Berridge writes of the “˜Ideological flexibility of the professional movement’ (p. 112), and also notes how both Islamists and secularists played important roles in the uprising. The University of Khartoum again played a central role, and the fact that the non-Islamists in the student union had united to wrest control of KUSU from both the Islamists and the pro-Nimeiri groups, was it possible for protests to gather pace. These were the facilitating conditions.
Berridge provides fascinating details on the meetings in which the Khartoum Hospital Doctors’ Union, the Bar Association and other leaders of the intifada rapidly drafted their political demands and planned their tactics. These were ad hoc and often chaotic.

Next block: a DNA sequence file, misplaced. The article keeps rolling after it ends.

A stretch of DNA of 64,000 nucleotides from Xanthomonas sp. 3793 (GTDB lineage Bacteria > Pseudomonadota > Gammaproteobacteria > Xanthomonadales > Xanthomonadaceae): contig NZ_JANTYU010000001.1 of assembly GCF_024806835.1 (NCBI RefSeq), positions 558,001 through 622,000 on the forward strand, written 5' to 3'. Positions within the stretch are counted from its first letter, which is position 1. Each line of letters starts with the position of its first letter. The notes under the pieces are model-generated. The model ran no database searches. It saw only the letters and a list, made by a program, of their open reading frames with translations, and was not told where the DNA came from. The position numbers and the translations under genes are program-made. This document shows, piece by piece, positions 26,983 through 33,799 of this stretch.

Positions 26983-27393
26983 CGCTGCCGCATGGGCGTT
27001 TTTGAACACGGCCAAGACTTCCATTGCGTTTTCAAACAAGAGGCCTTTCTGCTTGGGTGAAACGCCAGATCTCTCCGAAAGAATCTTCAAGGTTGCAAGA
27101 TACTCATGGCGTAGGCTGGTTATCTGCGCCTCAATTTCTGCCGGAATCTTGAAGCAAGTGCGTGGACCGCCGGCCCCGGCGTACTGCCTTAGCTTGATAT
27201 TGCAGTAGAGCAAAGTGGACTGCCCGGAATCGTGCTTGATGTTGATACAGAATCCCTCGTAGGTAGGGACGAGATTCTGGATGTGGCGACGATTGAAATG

Berridge describes the “˜impromptu manner in which the professional unions mobilized’:
“˜The various professional unions were all highly mobilized and well prepared for political activity at the time that the intifada broke out. However, it does not appear that they possessed a well-articulated strategy for effecting the removal of the regime. In spite of all their previous experience of conflict with Nimeiri, their activities during the intifada were relatively knee-jerk and sporadic.’ (p. 113)
At one dramatic and chaotic meeting of the Bar Association, there was standing room only with many participants unable even to enter the room, at another, the leaders read their political demands moments before they were arrested by the State Security Organization (SSO).